NEWS · 22 February 2023

Our shelves are bare. Supermarkets in Britain have resorted to rationing tomatoes because of huge shortages.

Asda has set a limit of three per person on tomatoes, peppers, cucumbers and other salad veg, while Morrisons has a maximum of two per person. Other supermarkets are set to follow suit and they say the shortages will last “weeks”.

And the cause is… you guessed it, Brexit.

But as ever, this is disputed. The media have settled on “cold weather in Spain” as the reason for the problems. Oddly though there is no tomato shortage in… Spain.

They claim it is a Europe-wide shortage. But there is no tomato rationing in the EU.

We have issued an open challenge on social media for anyone to send us one single example of the rationing of fresh produce from anywhere in the EU, and no one has. Because it doesn’t exist.

In fact, Twitter is full of photos from Spain, France, Italy, Greece and beyond showing supermarkets positively heaving with tomatoes. Our own supporters living in the EU have told us there are no shortages. European media are reporting on a UK tomato shortage, not a European one.

There is only one country with a problem, and once again it is the one that has cut itself off from the rest of Europe.

Yes, we have no tomatoes

Now, there is some truth in the point about the weather. Spanish tomato production is down. Moroccan tomato yields – which the UK hoped to rely on instead of EU crops – are down further.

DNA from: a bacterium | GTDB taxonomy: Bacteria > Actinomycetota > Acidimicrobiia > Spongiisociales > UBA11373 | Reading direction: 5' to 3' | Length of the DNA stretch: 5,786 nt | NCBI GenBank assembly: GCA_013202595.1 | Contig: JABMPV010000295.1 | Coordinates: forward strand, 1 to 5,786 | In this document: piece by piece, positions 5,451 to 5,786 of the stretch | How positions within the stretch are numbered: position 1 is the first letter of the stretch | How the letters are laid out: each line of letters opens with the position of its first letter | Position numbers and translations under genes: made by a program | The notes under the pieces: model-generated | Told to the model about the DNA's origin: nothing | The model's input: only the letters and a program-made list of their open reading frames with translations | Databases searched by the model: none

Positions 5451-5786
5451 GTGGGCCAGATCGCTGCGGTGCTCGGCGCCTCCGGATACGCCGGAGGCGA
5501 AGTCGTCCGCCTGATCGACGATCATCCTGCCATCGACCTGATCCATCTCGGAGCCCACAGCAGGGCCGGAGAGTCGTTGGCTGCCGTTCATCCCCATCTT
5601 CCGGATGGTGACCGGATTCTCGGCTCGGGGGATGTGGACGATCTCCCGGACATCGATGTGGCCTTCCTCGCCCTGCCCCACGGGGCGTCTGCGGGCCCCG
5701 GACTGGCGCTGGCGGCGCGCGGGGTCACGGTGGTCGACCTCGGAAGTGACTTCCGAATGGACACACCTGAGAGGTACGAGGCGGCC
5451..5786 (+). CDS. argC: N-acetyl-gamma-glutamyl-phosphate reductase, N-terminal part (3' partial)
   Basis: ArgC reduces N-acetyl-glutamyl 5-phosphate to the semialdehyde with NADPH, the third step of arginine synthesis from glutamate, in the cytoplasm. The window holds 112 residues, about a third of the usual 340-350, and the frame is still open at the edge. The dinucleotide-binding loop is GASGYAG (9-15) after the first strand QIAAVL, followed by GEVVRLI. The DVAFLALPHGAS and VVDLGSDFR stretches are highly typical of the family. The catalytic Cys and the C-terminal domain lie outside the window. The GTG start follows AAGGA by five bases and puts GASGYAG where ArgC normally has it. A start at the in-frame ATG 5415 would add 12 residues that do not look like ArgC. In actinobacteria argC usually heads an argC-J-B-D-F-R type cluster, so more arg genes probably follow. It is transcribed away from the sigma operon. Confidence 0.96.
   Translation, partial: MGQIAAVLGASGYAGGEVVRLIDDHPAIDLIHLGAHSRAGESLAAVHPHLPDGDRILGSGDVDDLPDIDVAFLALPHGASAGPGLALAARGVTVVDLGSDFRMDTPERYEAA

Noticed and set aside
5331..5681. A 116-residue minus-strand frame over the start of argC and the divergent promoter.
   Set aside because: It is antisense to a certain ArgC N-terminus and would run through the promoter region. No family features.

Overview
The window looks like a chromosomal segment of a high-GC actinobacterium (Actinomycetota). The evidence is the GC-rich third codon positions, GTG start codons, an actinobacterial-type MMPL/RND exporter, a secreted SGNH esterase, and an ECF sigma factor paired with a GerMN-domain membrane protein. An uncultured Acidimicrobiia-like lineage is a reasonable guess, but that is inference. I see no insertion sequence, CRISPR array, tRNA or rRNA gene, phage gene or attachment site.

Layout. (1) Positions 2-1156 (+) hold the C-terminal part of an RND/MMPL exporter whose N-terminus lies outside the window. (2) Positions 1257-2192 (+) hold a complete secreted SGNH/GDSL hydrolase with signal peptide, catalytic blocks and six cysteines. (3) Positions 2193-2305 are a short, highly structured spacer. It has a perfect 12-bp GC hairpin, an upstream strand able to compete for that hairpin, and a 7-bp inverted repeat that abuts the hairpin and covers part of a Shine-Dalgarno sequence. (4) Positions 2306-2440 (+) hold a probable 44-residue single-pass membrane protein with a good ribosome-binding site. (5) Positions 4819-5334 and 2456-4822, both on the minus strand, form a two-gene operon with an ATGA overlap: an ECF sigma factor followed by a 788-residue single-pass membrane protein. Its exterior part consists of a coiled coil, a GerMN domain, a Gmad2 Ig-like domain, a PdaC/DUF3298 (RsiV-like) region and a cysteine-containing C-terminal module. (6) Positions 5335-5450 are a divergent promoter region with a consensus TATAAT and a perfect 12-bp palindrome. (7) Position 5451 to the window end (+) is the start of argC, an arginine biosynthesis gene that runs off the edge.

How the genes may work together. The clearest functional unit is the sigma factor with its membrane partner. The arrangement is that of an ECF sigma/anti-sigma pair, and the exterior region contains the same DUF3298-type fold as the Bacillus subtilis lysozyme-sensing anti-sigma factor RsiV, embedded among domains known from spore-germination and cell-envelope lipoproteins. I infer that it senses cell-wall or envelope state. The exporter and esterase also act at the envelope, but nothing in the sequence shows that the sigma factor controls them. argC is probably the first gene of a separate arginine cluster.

So how is Brexit the cause?

Britain has long relied on imported EU fruit and veg during the winter. But since Brexit produce has been having a hard time making it from the EU without long delays and queues at ports, as shown by the noticeably shorter shelf lives lately.

Now, imagine you are a tomato grower with a shortfall. There is enough demand to sell your whole crop inside the EU single market, where you face no barriers between countries. Why would you bother to incur the expense and inconvenience of shipping it across the Brexit border?

One further relevant piece of evidence: the tomato problem is not affecting Northern Ireland!

Brexit has also increased Britain’s reliance on non-EU imports, which in the case of tomatoes means Morocco. They have been worse hit than Spain, with floods and cancelled shipping.

Inside the EU, countries can rely on each other when problems like this hit, and rapidly shift around supply chains to keep the shelves well stocked. But outside the EU, we’re on our own.

Just remember this

If you only remember one thing from this message, make it this:

There is tomato rationing in Brexit Britain. There is no tomato rationing in the EU.